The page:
The Explosion of Coding BootcampsPosted by Austin Archibald on Oct 22, 2015 | Tags: bootcamp, coding, programming, web | 5 comments
Although we are likely in the midst of another tech bubble which some experts believe is worse than the 2000 dot-com bubble, a new, innovative model of education has arisen during this latest tech boom. As the costs to build software businesses have plummeted even further, there has been an explosion in the formation of early stage companies. Consequently, the demand for computer programmers outpaced supply. The markets responded with an explosion of a new model of technical education in the form of “developer bootcamps.”
“Bootcamps are full-time, intensive programs that take novices and transform them into employable software developers with $70,000+ salaries and the hottest tech skills.” – Thinkful.com
In early 2012, there were less than five programming bootcamps. This number has exploded to nearly 70 bootcamps in 2015. Here is a timelapsed heatmap of coding bootcamps since 2012:
Course Report, a think tank specializing in coding bootcamps, discovered that bootcamp graduates grew from 2,178 in 2013 to 6,740 in 2014 and will grow to 16,056 in 2015. Thus, by the end of 2015, there will be a running total of over 25,000 bootcamp graduates.
Amazingly, these numbers include only in-person, brick-and-mortar bootcamps. A similar phenomenon has exploded online, where technology is used to replicate the experience through a hands-on apprenticeship model. In an intense project-based curriculum, students build complex web applications with the help of a personal mentor. The most successful online Bootcamp, Bloc, has raised over $8M, achieved 400% YoY revenue growth, and graduated over 1,000 students.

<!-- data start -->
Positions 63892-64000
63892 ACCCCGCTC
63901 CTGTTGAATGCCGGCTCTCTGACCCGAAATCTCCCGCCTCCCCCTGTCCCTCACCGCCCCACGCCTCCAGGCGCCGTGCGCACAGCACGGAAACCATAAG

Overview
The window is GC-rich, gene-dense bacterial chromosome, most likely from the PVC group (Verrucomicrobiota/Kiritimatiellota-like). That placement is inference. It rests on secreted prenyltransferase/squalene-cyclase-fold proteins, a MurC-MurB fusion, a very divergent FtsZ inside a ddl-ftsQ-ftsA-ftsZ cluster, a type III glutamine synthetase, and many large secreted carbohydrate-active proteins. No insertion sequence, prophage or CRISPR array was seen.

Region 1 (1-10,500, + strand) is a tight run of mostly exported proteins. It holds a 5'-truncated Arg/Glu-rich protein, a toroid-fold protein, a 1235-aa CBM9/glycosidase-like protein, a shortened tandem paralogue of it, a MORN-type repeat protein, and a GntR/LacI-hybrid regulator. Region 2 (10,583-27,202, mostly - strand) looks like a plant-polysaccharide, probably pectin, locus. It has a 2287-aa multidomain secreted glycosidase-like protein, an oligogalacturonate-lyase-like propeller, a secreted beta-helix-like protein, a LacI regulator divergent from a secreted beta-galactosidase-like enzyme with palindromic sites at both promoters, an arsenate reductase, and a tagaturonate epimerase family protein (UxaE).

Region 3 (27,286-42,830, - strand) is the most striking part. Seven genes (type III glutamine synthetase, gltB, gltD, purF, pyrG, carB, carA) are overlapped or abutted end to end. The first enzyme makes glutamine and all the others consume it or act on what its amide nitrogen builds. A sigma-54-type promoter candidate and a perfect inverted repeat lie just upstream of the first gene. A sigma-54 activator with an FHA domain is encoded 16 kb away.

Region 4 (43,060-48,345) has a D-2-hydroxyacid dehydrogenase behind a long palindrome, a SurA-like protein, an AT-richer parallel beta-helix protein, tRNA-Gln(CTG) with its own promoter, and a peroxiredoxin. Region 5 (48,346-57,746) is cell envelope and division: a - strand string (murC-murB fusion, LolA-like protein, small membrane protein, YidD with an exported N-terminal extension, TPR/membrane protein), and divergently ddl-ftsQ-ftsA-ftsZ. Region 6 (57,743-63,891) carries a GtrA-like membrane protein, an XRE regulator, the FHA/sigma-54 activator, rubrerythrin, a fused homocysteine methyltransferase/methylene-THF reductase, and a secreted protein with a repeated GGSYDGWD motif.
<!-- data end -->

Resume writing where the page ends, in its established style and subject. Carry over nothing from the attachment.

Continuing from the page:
There are all kinds of people joining these bootcamps: individuals looking to change their careers, entrepreneurs wanting to build and launch their own product, executives wishing to understand their own firm’s underlying technology, high school graduates looking to leapfrog expensive hi-ed programs, and even recent college graduates with computer science degrees looking to learn practical, job-ready skills.
This phenomenon has many implications for the online economy. Naturally, this is creating tesn of thousands of junior developers who will need to find ways to differentiate themselves from one another. Senior developers will still be in high demand until many of these new developers gain more skills and experience. We will see a rise in more specialized bootcamps. All of this will result in the creation of more software products and more start-ups. The rate of change in technological advancements of software will likely increase. In the long run, society will be the beneficiary as more innovative software leads to economic productivity. Software will continue to eat the world.
Naturally, markets are known to overcorrect their imbalances. There are already reports (many from graduates themselves posting on sites like reddit) of bootcamp graduates struggling to find junior developer jobs. Not everyone can, should, or will be a computer programmer. The market is always chasing that dynamic, optimal number. After all, markets are made up of humans who will make faulty prognostications. However, a few years ago, the signal was loud and clear: we need more developers. The markets responded quite quickly and forcefully.
By: Austin Archibald